Goodyear claims lawyers negligent in personal injury defense

By Kelly Holleran | May 18, 2010

Goodyear claims its former lawyers forced it to settle with a couple who filed a complaint against the company instead of allowing the company to fight the allegations through a jury trial.

The Goodyear Tire and Rubber Company and Goodyear Dunlop Tires North America filed a lawsuit May 5 in St. Clair County Circuit Court against Perkins Coie, Jeanne M. Cullen and Matthew J. Gehringer.

The plaintiffs claim their troubles began after Darla and Mike Green filed a 10-count complaint against Goodyear on June 6, 2008.

In their complaint, the Greens claim they left on their 2003 Harley Davidson Ultra Guide Classic motorcycle from Illinois and started to head toward Yellowstone National Park with two other couples on June 27, 2007. After about three hours of driving, the Greens and their companions stopped for lunch in Mexico, Mo., according to their complaint.

During lunch, Debbie Hausman, a passenger on a motorcycle following the Greens', told the group she smelled burnt rubber and noticed the Greens' rear tire looked low on air, Goodyear's suit states.

"After lunch, the group resumed their trip, and shortly thereafter, the Greens experienced a sidewall deflation on the Classic's rear Dunlop D402, MT90B1674H tire at or around mile-marker 46.8 on Interstate 70 in Lafayette County, Missouri," the complaint says. "Following deflation of the Dunlop tire, the Classic operated by Michael Green went out of control, skidded on its side, and crashed, ejecting both Darla and Michael Green."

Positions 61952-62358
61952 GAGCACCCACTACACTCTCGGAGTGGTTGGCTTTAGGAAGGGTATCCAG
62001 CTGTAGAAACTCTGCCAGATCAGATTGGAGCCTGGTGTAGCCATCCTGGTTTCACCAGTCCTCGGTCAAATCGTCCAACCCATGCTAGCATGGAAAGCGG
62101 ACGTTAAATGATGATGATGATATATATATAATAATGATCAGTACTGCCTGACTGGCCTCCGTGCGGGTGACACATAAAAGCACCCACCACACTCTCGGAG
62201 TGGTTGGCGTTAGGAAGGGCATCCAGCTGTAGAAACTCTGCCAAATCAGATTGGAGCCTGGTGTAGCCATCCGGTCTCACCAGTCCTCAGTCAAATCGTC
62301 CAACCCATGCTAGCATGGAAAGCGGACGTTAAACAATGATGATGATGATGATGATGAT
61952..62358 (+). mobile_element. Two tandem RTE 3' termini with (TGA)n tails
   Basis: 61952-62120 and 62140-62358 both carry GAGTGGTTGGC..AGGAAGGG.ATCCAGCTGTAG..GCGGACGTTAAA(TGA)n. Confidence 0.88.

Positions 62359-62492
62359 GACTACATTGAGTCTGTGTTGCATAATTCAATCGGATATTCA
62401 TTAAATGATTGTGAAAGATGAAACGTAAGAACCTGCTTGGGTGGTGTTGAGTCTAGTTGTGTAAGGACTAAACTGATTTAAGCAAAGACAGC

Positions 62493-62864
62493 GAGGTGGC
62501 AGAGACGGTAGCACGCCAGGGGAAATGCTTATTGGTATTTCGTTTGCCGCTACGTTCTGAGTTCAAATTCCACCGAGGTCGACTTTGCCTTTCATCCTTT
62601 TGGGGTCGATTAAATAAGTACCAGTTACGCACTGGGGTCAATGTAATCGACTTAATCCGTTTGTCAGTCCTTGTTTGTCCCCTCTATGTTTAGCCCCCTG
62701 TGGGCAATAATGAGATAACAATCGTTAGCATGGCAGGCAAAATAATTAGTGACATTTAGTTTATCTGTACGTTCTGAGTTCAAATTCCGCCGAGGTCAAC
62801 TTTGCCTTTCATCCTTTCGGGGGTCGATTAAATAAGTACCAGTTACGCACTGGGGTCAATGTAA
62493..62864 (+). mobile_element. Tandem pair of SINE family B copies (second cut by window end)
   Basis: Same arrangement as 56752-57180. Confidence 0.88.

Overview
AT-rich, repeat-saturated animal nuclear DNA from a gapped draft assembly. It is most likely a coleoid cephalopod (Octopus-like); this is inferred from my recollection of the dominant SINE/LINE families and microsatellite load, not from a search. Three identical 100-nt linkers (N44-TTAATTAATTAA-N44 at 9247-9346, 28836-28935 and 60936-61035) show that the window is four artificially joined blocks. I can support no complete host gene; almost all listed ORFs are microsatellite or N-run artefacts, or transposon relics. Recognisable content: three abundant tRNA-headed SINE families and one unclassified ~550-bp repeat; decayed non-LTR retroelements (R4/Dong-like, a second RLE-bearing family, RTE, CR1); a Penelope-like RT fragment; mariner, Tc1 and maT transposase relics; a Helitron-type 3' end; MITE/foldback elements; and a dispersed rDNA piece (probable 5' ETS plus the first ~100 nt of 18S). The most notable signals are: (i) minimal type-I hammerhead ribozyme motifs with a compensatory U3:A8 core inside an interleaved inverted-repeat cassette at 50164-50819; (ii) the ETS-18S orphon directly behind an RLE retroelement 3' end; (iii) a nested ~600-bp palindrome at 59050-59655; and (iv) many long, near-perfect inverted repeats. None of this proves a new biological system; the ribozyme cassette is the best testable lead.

At the time of the accident, the Greens wore only t-shirts and helmet-type plastic caps not endorsed by the Department of Transportation, Goodyear claims.

"The helmets stated on the inside: 'WARNING: This is a novelty item and not intended for use a [sic] safety equipment," the suit states. "USE AT YOUR OWN RISK!"

In addition, the Goodyear tire that deflated had only 2/32-inch tread, meaning the tire was 7/8 worn out, according to Goodyear's complaint.

The Greens further contributed to the accident by the amount of weight on the motorcycle, the complaint says. Goodyear claims Darla Green weighed 268 pounds at the time of the collision while Michael Green weighed 263 pounds.

"Coupled with the contents of the Greens' luggage for the trip, the bike was overloaded by at least 131 pounds," the suit states.

After the accident, emergency workers transported Darla Green to Research Medical Center in Independence, Mo., where she remained hospitalized for about one month, according to the complaint. She complained of brain injury following the collision, has a general loss of vision in both of her eyes, had a torn rotator cuff in her left shoulder and sustained frozen shoulder, anxiety and depression, the complaint says. In addition, Darla Green claimed she sustained scarring from road rash and scarring on her throat from a tracheotomy, which affected her singing in a church choir.

Michael Green walked away from the accident and initially refused hospitalization, but later admitted himself to the hospital where he received morphine for pain, the complaint says. Six months later, Michael Green complained of right knee pain, and doctors diagnosed him with a right knee meniscus tear, for which he endured two surgeries, Goodyear claims.

Goodyear removed the Greens' suit against them to U.S. District Court for the Southern District of Illinois and hired Perkins Coie to represent it.